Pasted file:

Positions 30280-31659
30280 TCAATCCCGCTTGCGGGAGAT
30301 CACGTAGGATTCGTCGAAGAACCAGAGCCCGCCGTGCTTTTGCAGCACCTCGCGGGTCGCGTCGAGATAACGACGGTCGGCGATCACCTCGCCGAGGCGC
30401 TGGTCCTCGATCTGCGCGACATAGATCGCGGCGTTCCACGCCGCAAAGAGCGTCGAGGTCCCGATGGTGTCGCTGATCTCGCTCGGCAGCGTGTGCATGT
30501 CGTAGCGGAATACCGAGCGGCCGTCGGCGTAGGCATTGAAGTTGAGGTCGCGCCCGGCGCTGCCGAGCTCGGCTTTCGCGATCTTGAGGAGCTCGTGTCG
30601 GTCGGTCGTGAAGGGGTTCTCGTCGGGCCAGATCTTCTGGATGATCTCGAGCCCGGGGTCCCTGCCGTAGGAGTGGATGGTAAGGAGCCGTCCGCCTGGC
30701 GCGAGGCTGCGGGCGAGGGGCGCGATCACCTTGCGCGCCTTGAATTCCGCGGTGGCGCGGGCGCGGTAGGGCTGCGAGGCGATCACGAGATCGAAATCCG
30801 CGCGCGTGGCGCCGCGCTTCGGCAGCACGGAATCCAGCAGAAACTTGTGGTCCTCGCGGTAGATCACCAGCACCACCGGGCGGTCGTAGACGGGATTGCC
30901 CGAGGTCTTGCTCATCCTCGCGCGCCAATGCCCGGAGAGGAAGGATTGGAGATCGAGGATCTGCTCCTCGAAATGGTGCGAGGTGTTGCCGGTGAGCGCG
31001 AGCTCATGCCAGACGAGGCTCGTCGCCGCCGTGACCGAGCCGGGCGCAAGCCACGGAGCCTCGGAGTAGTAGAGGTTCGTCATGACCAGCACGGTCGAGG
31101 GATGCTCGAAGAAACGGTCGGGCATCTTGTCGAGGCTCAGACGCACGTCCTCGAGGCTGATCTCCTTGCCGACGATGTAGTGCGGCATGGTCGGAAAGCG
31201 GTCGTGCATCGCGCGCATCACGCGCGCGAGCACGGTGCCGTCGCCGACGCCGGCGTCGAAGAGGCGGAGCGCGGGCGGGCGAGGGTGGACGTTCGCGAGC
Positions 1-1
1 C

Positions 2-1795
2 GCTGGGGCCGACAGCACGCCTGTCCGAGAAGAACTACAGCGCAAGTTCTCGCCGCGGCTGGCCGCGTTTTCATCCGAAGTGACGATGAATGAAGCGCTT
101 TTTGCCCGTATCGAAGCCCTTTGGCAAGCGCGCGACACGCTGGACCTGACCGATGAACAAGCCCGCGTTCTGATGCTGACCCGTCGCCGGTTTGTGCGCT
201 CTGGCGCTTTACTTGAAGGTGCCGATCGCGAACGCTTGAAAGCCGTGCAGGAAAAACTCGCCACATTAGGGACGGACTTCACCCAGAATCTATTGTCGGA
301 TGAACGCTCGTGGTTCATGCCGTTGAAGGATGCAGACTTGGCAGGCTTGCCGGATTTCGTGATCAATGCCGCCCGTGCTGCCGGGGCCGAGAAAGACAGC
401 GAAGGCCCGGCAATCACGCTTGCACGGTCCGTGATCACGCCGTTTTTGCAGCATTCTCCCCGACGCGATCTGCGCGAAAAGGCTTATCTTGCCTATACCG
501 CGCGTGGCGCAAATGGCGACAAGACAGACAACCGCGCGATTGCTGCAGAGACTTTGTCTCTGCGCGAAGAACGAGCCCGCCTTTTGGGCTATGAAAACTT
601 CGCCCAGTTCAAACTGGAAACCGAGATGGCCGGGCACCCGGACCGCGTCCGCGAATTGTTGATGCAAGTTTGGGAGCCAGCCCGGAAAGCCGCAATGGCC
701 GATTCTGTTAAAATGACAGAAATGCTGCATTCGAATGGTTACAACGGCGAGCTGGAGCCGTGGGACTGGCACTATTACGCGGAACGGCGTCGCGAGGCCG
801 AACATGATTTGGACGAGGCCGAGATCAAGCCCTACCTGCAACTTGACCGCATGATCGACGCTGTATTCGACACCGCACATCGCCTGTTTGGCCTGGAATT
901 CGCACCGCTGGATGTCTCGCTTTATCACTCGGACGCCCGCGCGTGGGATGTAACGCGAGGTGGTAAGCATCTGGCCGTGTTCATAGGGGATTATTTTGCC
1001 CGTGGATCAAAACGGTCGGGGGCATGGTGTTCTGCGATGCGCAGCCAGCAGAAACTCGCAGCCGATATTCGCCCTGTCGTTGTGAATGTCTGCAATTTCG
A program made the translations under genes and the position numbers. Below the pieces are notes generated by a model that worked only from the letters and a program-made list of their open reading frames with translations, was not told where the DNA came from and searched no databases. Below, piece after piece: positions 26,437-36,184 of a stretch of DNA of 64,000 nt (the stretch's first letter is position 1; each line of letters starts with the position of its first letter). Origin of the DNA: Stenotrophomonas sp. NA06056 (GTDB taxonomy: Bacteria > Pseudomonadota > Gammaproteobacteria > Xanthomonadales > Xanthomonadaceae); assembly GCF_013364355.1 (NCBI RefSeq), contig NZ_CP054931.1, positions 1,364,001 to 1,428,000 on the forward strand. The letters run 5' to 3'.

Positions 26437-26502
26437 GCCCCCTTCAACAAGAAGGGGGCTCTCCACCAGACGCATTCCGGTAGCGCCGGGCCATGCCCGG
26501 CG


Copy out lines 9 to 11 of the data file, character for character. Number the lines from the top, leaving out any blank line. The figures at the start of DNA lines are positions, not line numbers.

30901 CGAGGTCTTGCTCATCCTCGCGCGCCAATGCCCGGAGAGGAAGGATTGGAGATCGAGGATCTGCTCCTCGAAATGGTGCGAGGTGTTGCCGGTGAGCGCG
31001 AGCTCATGCCAGACGAGGCTCGTCGCCGCCGTGACCGAGCCGGGCGCAAGCCACGGAGCCTCGGAGTAGTAGAGGTTCGTCATGACCAGCACGGTCGAGG
31101 GATGCTCGAAGAAACGGTCGGGCATCTTGTCGAGGCTCAGACGCACGTCCTCGAGGCTGATCTCCTTGCCGACGATGTAGTGCGGCATGGTCGGAAAGCG